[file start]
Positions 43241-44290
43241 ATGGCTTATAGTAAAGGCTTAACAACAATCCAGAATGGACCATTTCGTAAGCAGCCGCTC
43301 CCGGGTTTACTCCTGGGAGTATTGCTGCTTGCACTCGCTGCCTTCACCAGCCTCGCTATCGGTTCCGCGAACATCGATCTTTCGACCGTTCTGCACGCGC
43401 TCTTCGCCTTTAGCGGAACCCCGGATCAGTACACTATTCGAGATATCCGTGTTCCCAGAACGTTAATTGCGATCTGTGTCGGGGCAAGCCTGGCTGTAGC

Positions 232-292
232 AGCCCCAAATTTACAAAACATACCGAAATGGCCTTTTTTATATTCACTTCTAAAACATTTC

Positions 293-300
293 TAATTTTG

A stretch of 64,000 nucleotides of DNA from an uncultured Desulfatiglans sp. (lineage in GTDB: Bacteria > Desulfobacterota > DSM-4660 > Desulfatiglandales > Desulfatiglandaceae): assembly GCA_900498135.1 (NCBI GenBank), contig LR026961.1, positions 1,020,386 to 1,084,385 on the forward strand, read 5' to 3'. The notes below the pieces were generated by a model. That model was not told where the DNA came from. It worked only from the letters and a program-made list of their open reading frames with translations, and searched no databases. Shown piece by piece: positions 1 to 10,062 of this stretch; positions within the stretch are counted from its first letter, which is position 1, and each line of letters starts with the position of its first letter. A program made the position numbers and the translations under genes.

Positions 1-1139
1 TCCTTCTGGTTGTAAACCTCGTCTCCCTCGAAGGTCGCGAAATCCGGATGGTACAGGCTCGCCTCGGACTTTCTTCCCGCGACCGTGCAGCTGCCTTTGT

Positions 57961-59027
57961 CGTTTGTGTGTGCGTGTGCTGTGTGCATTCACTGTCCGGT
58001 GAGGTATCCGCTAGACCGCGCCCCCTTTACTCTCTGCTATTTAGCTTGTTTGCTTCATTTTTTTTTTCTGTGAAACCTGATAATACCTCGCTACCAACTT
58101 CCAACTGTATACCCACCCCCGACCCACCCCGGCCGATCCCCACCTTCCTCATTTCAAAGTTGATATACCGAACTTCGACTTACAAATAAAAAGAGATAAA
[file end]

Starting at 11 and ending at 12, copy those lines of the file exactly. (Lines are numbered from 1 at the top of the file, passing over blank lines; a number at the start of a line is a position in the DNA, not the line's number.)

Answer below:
1 TCCTTCTGGTTGTAAACCTCGTCTCCCTCGAAGGTCGCGAAATCCGGATGGTACAGGCTCGCCTCGGACTTTCTTCCCGCGACCGTGCAGCTGCCTTTGT

Positions 57961-59027